The Hornby Trains prototype

From The Brighton Toy and Model Index
1901 patent || Loco prototype || The Hornby Train || Tin printed train
A "company" picture of the prototype

A "company" picture of the prototype [image info]

Hornby Trains "Meccano" prototype, side view

Hornby Trains "Meccano" prototype, side view [image info]

Hornby's prototype for The Hornby Train was built, appropriately enough, out of Meccano.

The company date this prototype to the First World War.

Accounts of this period differ: Some commentators say that Meccano was unaffected by WW1, while the company's own literature says that it was kept busy with War work. Similarly, it's been said that Frank Hornby was inspired to build the prototype by the appearance of the side pieces in the Meccano range ... but we know from the original 1901 patent that Hornby was fairly obsessed with building trains from Meccano from the very beginning.

Meccano Ltd.'s description

To begin at the real beginning we should have to take you back to the time of the 1914-18 War. There were only a few toys available during those terrible days. Although there were a few Meccano Outfits -- but not nearly enough to go round -- there were no toy trains at all, because before 1914 that kind of toy had always come from the Continent, and when hostilities broke out our supplies were stopped. From all sides came the suggestion that Meccano Limited should produce clockwork trains, but at that time this was quite out of the question as almost our entire plant was engaged on war work. We did design a Meccano model of a locomotive, however, and we are giving you a peep of it. We treasure this little model more than you can imagine and we wouldn't sell it to anybody!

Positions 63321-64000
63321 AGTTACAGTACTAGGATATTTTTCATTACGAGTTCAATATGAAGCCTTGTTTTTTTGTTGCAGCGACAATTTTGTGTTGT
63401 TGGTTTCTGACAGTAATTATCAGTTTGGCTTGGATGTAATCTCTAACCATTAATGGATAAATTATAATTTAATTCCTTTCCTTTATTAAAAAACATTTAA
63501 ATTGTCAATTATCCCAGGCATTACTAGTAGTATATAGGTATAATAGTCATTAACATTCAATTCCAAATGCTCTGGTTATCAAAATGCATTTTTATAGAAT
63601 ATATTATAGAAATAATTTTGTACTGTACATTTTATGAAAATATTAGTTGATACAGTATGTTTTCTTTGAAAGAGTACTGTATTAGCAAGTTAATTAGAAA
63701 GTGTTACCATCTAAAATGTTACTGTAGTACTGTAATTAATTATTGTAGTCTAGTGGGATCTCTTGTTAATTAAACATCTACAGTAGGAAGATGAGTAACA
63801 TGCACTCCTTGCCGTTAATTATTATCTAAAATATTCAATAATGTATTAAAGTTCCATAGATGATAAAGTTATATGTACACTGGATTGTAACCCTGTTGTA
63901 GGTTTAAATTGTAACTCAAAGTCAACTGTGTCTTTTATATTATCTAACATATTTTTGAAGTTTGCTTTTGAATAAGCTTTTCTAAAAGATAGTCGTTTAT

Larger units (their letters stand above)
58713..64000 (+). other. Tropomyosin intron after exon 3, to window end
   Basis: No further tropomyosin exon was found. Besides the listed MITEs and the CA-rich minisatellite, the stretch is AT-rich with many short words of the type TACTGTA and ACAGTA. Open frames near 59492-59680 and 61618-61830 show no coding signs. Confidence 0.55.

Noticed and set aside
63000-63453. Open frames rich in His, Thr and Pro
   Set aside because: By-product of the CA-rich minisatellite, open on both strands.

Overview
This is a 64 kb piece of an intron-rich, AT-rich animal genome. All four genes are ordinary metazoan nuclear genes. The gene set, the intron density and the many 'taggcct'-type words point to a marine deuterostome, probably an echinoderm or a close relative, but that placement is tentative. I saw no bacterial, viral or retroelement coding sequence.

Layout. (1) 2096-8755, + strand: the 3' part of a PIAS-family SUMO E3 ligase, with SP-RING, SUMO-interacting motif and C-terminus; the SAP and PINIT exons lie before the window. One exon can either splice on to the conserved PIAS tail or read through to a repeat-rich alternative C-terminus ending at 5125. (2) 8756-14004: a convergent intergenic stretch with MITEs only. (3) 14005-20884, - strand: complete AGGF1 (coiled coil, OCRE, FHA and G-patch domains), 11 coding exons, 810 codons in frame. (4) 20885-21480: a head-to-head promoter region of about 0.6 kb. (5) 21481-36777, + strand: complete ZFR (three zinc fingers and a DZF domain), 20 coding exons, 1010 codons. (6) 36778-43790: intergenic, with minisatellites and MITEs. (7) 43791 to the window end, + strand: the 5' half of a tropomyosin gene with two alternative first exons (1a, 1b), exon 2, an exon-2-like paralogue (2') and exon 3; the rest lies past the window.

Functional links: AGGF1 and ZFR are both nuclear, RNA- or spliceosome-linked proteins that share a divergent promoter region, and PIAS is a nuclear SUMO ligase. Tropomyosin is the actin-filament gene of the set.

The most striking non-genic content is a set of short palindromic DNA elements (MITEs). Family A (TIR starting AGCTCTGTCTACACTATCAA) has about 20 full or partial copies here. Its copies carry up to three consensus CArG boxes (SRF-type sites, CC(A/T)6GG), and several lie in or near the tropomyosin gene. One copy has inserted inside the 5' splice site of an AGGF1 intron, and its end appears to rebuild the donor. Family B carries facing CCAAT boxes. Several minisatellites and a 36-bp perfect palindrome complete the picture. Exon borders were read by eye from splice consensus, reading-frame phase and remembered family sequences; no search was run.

Although it is true that this Meccano model would not run under its own power, it looked very realistic and gave us an idea that we shelved away, to develop when the war was over. It was this first idea that was to bear abundant fruit later. As soon as our machines were released from war work we set to work on our scheme and began to design our first train. It was decided that he train should be called the 'Hornby Train', after the late Frank Hornby, the inventor of Meccano -- a famous name that has always stood for efficiency and high quality.

From the first day it was sold, the Hornby Train was a remarkable success and the demand grew enormously every year. Soon we commenced to design larger locomotives, and also additional rolling stock, signals, stations, rails, etc. Every year we added more and more accessories to the Hornby System until we had built up a comprehensive system of railway practice in miniature ...